Learning & Creativity, Post MA areas of interest

Lincoln Centre Institute: Capacities for Imaginative Learning

I respond quite well to lists … and working with BFI Education has meant coming across the below significant list. The Lincoln Center Institute in New York has created 10 Capacities for Imaginative Learning as a framework for student learning. They operate as both strategies for, and outcomes of, study according to LCI’s practice.

It struck me that many of these capacities were exhibited in my case studies. It’s an interesting and comprehensive framework which will work well in forthcoming learning evaluations.

Telferscot Primary children at The Cultural Campus, Southbank Centre, London

Telferscot Primary children at The Cultural Campus, Southbank Centre, London

Noticing Deeply: To identify and articulate layers of detail in a work of art through continuous interaction with it over time

Embodying: To experience a work of art through your senses, as well as emotionally, and also to physically represent that experience

Questioning: To ask questions throughout your explorations that further your own learning; to ask the question, “What if?”

Making Connections: To connect what you notice and the patterns you see to your prior knowledge and experiences, as well as to others’ knowledge and experiences, and to text and multimedia resources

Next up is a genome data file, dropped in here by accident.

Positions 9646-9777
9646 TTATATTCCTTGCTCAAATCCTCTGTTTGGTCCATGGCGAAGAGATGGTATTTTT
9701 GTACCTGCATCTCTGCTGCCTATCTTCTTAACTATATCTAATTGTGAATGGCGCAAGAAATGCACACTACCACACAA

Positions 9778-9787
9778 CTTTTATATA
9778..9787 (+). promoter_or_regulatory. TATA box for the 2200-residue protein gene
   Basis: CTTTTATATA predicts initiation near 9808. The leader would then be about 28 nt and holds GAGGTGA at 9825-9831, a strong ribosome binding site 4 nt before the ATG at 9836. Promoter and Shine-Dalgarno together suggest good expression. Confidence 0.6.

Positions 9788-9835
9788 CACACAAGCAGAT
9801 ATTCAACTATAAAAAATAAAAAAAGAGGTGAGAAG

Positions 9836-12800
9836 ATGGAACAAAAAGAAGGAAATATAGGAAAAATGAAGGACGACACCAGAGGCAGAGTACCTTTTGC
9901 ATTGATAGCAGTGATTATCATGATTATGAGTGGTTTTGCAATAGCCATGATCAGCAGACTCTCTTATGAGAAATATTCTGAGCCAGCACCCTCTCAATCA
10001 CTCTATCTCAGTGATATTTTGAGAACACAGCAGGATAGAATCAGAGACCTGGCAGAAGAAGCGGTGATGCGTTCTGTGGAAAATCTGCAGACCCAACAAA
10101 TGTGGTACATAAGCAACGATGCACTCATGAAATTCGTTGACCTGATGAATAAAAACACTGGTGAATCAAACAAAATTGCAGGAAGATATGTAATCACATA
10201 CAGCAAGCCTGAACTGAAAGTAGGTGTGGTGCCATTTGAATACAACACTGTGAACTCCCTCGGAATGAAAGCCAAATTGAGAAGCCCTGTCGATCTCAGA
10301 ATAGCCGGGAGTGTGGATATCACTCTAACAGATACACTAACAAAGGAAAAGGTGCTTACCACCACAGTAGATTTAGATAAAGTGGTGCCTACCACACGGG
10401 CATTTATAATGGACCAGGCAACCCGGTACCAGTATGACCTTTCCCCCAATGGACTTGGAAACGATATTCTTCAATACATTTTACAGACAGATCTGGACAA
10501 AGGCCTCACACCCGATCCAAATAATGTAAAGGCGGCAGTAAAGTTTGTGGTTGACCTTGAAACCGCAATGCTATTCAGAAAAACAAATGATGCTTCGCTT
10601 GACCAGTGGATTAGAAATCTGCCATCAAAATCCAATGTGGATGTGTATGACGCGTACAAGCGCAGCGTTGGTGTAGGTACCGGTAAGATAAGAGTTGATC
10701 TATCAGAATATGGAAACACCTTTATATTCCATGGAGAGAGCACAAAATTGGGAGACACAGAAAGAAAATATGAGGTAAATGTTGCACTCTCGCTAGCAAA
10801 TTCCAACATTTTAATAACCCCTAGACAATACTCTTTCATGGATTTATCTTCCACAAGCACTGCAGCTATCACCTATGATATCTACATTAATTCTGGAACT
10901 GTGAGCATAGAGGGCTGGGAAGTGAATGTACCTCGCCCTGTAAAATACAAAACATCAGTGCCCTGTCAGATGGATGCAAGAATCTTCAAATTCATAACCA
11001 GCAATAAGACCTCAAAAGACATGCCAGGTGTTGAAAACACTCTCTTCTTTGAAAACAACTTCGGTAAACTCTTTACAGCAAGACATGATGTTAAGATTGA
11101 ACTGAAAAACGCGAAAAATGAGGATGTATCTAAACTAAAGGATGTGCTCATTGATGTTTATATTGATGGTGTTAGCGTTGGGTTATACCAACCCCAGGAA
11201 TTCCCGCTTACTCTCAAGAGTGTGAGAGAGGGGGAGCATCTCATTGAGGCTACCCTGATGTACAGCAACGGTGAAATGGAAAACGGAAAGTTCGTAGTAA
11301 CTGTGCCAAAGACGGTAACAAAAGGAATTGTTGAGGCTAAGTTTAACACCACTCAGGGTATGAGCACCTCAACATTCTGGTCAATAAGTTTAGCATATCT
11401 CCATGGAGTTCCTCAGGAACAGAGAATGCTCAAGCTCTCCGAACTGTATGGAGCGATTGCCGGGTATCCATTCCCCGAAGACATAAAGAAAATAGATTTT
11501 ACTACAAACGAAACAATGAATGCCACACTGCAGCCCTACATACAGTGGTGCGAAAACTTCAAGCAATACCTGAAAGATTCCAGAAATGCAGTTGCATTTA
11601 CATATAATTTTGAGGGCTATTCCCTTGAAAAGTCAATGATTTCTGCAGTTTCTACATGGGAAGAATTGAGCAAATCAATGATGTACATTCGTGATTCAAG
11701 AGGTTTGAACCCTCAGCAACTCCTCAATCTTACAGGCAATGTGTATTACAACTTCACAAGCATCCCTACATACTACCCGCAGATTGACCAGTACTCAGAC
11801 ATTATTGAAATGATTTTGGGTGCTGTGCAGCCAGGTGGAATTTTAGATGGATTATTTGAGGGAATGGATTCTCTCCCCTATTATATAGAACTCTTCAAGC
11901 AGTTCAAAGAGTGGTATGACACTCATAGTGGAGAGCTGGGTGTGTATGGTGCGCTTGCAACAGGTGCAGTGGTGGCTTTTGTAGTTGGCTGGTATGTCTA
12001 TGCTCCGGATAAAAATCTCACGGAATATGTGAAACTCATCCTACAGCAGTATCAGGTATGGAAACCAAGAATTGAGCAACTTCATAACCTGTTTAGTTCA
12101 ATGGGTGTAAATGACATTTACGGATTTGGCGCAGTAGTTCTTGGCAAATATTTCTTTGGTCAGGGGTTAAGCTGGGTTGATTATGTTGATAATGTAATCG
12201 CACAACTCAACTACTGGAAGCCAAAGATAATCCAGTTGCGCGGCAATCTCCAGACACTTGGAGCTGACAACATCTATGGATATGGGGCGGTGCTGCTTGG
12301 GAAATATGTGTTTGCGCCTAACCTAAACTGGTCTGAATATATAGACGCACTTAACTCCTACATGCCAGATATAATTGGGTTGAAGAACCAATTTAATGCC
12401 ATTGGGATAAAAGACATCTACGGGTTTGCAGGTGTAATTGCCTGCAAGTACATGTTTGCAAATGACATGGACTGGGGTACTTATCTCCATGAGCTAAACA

Identifying Patterns: To find relationships among the details you notice, group them, and recognize patterns

Exhibiting Empathy: To respect the diverse perspectives of others in the community; to understand the experiences of others emotionally as well as intellectually

Living with ambiguity: To understand that issues have more than one interpretation, that not all problems have immediate or clear-cut solutions, and to be patient while a resolution becomes clear

Creating Meaning: To create your own interpretations based on the previous capacities, see these in the light of others in the community, create a synthesis, and express it in your own voice

Taking Action: To try out new ideas, behaviors or situations in ways that are neither too easy, nor too dangerous or difficult, based on the synthesis of what you have learned in your explorations

Reflecting/Assessing: To look back on your learning, continually assess what you have learned, assess/identify what challenges remain, and assess/identify what further learning needs to happen. This occurs not only at the end of a learning experience, but is part of what happens throughout that experience. It is also not the end of your learning; it is part of beginning to learn something else

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